The George S. MacManus Company has issued a new catalogue on The Civil War (Part IV). MacManus' Civil War catalogues provide an enormous amount of material, much of it obscure or from small editions. We won't single out any, but there are numerous histories from individual regiments, both from the North and South. There are many personal accounts from soldiers who experienced the war from the most basic, and terrible of positions - foot soldiers who survived the carnage on the ground. Others come from prisoners of war. Those who served as "guests" of either side were not pleased with their accommodations. They did not rate even one star. Other accounts are biographies of those who were commanders, generals and other officers, or those from the civilian side, right up to Lincoln and Davis. There appears to be a bit more written from the Confederate side, but perhaps that shouldn't be surprising. For the North, the war was a necessity to preserve the union. Once the mission was accomplished, they moved on. The South did not move on so easily. The cause may have been lost, but it burned on for decades, still does, though not quite so intensely anymore. The South never completely got over it. Here are a few items from this latest MacManus Civil War collection.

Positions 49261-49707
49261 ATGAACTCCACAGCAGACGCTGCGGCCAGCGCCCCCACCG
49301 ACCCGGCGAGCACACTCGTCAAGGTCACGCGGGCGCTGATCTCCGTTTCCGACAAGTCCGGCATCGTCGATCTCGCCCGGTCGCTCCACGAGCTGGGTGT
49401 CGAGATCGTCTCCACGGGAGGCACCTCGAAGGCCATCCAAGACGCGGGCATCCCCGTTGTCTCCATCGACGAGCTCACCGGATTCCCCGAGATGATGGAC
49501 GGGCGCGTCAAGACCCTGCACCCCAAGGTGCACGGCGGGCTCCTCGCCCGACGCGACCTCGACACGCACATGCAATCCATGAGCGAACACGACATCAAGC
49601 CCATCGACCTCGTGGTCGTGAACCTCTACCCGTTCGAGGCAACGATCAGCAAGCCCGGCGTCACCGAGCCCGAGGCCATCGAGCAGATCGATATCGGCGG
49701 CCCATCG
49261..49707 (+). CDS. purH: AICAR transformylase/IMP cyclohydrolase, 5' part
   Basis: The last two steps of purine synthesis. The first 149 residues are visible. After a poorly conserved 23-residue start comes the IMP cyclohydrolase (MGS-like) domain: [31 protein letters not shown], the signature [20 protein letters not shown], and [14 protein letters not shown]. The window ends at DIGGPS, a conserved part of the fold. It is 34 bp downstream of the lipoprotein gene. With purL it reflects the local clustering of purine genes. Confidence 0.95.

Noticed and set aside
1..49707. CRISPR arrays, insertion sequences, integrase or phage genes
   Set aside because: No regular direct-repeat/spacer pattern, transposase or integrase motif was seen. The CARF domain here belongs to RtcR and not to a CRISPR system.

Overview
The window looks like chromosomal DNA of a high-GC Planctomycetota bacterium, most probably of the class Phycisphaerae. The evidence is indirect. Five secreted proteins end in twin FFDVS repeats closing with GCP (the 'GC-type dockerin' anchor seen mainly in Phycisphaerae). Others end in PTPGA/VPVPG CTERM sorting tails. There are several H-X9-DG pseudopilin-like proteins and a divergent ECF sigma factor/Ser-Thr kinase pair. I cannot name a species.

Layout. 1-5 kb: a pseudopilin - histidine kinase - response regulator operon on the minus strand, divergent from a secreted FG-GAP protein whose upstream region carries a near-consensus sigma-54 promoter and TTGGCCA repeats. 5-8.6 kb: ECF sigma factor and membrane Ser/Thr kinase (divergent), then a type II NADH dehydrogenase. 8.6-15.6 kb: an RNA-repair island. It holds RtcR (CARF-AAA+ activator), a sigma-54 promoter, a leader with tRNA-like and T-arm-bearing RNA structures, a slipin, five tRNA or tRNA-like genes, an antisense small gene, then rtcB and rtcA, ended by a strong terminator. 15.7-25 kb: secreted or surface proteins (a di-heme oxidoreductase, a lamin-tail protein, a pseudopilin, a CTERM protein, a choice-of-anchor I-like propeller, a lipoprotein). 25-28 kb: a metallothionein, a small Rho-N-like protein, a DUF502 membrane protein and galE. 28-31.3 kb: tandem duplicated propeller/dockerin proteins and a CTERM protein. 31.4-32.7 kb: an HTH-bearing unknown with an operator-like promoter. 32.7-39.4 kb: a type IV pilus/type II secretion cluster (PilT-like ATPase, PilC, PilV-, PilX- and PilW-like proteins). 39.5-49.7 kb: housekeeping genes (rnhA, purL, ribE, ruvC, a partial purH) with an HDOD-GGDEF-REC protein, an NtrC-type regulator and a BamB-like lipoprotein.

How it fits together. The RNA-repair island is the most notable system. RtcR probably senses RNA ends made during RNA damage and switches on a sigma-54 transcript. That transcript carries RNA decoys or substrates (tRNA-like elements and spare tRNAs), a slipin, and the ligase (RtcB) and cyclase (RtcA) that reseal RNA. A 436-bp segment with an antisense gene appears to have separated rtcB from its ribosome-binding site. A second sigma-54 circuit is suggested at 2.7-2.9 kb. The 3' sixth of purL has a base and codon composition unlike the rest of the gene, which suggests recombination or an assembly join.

Georges Fisch was a 19th century clergyman, a Swiss-born French Protestant Evangelical minister. He was also an advocate of freedom, within and without the church. Fisch spent 9 months in America in what would seem to be a journey of terrible timing, except for that timing being deliberate. Item 32 is his account, Les Etats-Unis en 1861 (the United States in 1861), published the following year. The well-respected clergyman finds the U. S. a vibrant place, but one without the maturity of Europe, it being barely a century old. His focus is notably on slavery, he being a strong abolitionist and very much on the North's side in this battle. Priced at $250.
There wasn't a lot of side switching during the Civil War, particularly at higher levels of the military, but here is an exception: Address of Brig.-Gen. E.W. Gantt, C.S.A. First Published October 7, 1863 at Little Rock, Arkansas. Gantt was a prosperous Arkansas slaveholder at the outbreak of the war, elected to Congress in 1860. However, he was also an ardent secessionist, and rather than going to Washington, he rallied Arkansans in union-leaning areas to the Confederate side. He formed a regiment and was fighting for the Confederacy along the Mississippi when captured by Union troops. After a brief period in a northern prison, Gantt was freed in a prisoner exchange and returned to Arkansas, hoping to receive another command. It didn't come, and in the meantime, Gantt's views changed radically. He came to believe the cause was hopeless, and decided to slip back across the dividing line, surrendering to General Grant. He met with President Lincoln, and went on a speaking tour, helping to build morale in the war-weary North. At war's end, he returned to Arkansas, participated in the Reconstruction government, promoted the rights of former slaves, and headed the local Freedman's Bureau. His activities did not endear Gantt to many of his neighbors, and he received death threats and beatings until retiring in 1870. Item 172. $200.